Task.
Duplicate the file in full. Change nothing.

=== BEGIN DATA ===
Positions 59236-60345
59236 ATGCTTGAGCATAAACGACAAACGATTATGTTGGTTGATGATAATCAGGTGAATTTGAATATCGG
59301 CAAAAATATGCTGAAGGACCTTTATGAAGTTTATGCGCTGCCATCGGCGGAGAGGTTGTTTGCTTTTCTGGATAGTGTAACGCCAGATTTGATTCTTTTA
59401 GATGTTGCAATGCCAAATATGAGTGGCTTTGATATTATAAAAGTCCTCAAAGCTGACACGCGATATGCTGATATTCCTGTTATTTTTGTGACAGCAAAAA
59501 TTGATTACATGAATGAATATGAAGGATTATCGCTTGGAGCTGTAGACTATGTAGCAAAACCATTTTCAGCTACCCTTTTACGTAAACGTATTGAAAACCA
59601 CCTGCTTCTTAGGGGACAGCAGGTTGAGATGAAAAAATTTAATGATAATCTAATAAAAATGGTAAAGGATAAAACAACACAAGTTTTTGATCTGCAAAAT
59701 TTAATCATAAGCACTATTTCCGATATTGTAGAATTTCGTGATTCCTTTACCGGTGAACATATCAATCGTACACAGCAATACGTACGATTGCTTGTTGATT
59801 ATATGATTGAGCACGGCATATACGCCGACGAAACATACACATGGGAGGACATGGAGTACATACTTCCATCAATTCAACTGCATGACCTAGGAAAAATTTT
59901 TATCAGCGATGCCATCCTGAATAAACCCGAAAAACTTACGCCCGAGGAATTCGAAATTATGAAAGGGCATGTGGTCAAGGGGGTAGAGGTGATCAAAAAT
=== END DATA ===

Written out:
Positions 59236-60345
59236 ATGCTTGAGCATAAACGACAAACGATTATGTTGGTTGATGATAATCAGGTGAATTTGAATATCGG
59301 CAAAAATATGCTGAAGGACCTTTATGAAGTTTATGCGCTGCCATCGGCGGAGAGGTTGTTTGCTTTTCTGGATAGTGTAACGCCAGATTTGATTCTTTTA
59401 GATGTTGCAATGCCAAATATGAGTGGCTTTGATATTATAAAAGTCCTCAAAGCTGACACGCGATATGCTGATATTCCTGTTATTTTTGTGACAGCAAAAA
59501 TTGATTACATGAATGAATATGAAGGATTATCGCTTGGAGCTGTAGACTATGTAGCAAAACCATTTTCAGCTACCCTTTTACGTAAACGTATTGAAAACCA
59601 CCTGCTTCTTAGGGGACAGCAGGTTGAGATGAAAAAATTTAATGATAATCTAATAAAAATGGTAAAGGATAAAACAACACAAGTTTTTGATCTGCAAAAT
59701 TTAATCATAAGCACTATTTCCGATATTGTAGAATTTCGTGATTCCTTTACCGGTGAACATATCAATCGTACACAGCAATACGTACGATTGCTTGTTGATT
59801 ATATGATTGAGCACGGCATATACGCCGACGAAACATACACATGGGAGGACATGGAGTACATACTTCCATCAATTCAACTGCATGACCTAGGAAAAATTTT
59901 TATCAGCGATGCCATCCTGAATAAACCCGAAAAACTTACGCCCGAGGAATTCGAAATTATGAAAGGGCATGTGGTCAAGGGGGTAGAGGTGATCAAAAAT